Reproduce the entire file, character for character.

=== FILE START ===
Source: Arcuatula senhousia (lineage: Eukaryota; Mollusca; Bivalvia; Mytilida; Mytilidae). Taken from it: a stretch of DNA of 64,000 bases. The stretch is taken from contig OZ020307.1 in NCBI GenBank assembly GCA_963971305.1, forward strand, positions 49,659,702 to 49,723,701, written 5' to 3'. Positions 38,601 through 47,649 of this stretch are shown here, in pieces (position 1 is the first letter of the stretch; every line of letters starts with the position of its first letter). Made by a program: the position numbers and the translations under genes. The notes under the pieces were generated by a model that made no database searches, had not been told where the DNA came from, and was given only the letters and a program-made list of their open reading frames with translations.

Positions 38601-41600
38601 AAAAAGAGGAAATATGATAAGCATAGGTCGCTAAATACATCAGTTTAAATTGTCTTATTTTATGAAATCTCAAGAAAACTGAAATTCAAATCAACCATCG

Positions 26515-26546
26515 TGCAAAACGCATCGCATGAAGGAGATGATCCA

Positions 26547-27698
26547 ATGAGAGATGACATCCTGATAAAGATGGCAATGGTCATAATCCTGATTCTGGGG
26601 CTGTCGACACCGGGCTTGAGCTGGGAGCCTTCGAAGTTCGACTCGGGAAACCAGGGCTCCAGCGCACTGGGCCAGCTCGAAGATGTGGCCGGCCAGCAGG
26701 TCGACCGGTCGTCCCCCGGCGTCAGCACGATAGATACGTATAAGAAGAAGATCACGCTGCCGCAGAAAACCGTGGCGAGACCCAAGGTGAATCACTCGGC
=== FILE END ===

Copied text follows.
Source: Arcuatula senhousia (lineage: Eukaryota; Mollusca; Bivalvia; Mytilida; Mytilidae). Taken from it: a stretch of DNA of 64,000 bases. The stretch is taken from contig OZ020307.1 in NCBI GenBank assembly GCA_963971305.1, forward strand, positions 49,659,702 to 49,723,701, written 5' to 3'. Positions 38,601 through 47,649 of this stretch are shown here, in pieces (position 1 is the first letter of the stretch; every line of letters starts with the position of its first letter). Made by a program: the position numbers and the translations under genes. The notes under the pieces were generated by a model that made no database searches, had not been told where the DNA came from, and was given only the letters and a program-made list of their open reading frames with translations.

Positions 38601-41600
38601 AAAAAGAGGAAATATGATAAGCATAGGTCGCTAAATACATCAGTTTAAATTGTCTTATTTTATGAAATCTCAAGAAAACTGAAATTCAAATCAACCATCG

Positions 26515-26546
26515 TGCAAAACGCATCGCATGAAGGAGATGATCCA

Positions 26547-27698
26547 ATGAGAGATGACATCCTGATAAAGATGGCAATGGTCATAATCCTGATTCTGGGG
26601 CTGTCGACACCGGGCTTGAGCTGGGAGCCTTCGAAGTTCGACTCGGGAAACCAGGGCTCCAGCGCACTGGGCCAGCTCGAAGATGTGGCCGGCCAGCAGG
26701 TCGACCGGTCGTCCCCCGGCGTCAGCACGATAGATACGTATAAGAAGAAGATCACGCTGCCGCAGAAAACCGTGGCGAGACCCAAGGTGAATCACTCGGC